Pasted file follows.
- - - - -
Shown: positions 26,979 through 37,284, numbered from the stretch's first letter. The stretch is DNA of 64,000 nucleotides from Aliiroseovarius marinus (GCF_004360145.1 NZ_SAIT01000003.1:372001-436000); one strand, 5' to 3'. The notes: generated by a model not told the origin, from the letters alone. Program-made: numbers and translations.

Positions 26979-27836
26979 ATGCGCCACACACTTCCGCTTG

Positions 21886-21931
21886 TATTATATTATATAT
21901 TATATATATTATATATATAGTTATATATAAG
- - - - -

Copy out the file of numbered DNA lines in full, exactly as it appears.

Shown: positions 26,979 through 37,284, numbered from the stretch's first letter. The stretch is DNA of 64,000 nucleotides from Aliiroseovarius marinus (GCF_004360145.1 NZ_SAIT01000003.1:372001-436000); one strand, 5' to 3'. The notes: generated by a model not told the origin, from the letters alone. Program-made: numbers and translations.

Positions 26979-27836
26979 ATGCGCCACACACTTCCGCTTG

Positions 21886-21931
21886 TATTATATTATATAT
21901 TATATATATTATATATATAGTTATATATAAG